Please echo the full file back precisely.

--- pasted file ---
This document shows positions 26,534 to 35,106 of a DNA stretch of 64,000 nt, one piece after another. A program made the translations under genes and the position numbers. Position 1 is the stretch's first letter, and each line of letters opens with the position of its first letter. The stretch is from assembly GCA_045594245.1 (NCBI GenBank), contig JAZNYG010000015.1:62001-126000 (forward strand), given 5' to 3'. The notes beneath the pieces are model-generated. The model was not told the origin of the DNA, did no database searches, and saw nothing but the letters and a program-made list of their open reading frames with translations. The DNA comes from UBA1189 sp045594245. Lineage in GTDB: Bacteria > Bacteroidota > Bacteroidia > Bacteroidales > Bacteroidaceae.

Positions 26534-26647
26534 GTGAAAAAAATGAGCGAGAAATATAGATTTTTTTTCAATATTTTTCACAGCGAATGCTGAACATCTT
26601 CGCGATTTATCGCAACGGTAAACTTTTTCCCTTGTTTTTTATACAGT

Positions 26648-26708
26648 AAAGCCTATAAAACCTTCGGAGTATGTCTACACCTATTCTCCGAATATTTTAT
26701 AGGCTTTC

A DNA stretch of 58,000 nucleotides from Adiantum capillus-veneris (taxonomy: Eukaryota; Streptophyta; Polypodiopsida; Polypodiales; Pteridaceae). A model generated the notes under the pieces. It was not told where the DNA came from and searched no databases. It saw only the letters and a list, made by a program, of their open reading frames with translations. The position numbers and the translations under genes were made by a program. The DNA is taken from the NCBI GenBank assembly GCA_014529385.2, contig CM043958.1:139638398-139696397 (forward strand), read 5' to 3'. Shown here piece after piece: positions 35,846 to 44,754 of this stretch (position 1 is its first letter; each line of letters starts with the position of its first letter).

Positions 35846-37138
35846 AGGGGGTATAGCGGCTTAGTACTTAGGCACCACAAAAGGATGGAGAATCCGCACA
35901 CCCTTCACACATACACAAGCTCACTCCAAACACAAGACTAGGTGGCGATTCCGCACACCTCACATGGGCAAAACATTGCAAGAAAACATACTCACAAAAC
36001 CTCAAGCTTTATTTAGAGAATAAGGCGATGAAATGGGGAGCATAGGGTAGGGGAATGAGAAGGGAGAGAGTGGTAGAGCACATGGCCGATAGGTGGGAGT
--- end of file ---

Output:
This document shows positions 26,534 to 35,106 of a DNA stretch of 64,000 nt, one piece after another. A program made the translations under genes and the position numbers. Position 1 is the stretch's first letter, and each line of letters opens with the position of its first letter. The stretch is from assembly GCA_045594245.1 (NCBI GenBank), contig JAZNYG010000015.1:62001-126000 (forward strand), given 5' to 3'. The notes beneath the pieces are model-generated. The model was not told the origin of the DNA, did no database searches, and saw nothing but the letters and a program-made list of their open reading frames with translations. The DNA comes from UBA1189 sp045594245. Lineage in GTDB: Bacteria > Bacteroidota > Bacteroidia > Bacteroidales > Bacteroidaceae.

Positions 26534-26647
26534 GTGAAAAAAATGAGCGAGAAATATAGATTTTTTTTCAATATTTTTCACAGCGAATGCTGAACATCTT
26601 CGCGATTTATCGCAACGGTAAACTTTTTCCCTTGTTTTTTATACAGT

Positions 26648-26708
26648 AAAGCCTATAAAACCTTCGGAGTATGTCTACACCTATTCTCCGAATATTTTAT
26701 AGGCTTTC

A DNA stretch of 58,000 nucleotides from Adiantum capillus-veneris (taxonomy: Eukaryota; Streptophyta; Polypodiopsida; Polypodiales; Pteridaceae). A model generated the notes under the pieces. It was not told where the DNA came from and searched no databases. It saw only the letters and a list, made by a program, of their open reading frames with translations. The position numbers and the translations under genes were made by a program. The DNA is taken from the NCBI GenBank assembly GCA_014529385.2, contig CM043958.1:139638398-139696397 (forward strand), read 5' to 3'. Shown here piece after piece: positions 35,846 to 44,754 of this stretch (position 1 is its first letter; each line of letters starts with the position of its first letter).

Positions 35846-37138
35846 AGGGGGTATAGCGGCTTAGTACTTAGGCACCACAAAAGGATGGAGAATCCGCACA
35901 CCCTTCACACATACACAAGCTCACTCCAAACACAAGACTAGGTGGCGATTCCGCACACCTCACATGGGCAAAACATTGCAAGAAAACATACTCACAAAAC
36001 CTCAAGCTTTATTTAGAGAATAAGGCGATGAAATGGGGAGCATAGGGTAGGGGAATGAGAAGGGAGAGAGTGGTAGAGCACATGGCCGATAGGTGGGAGT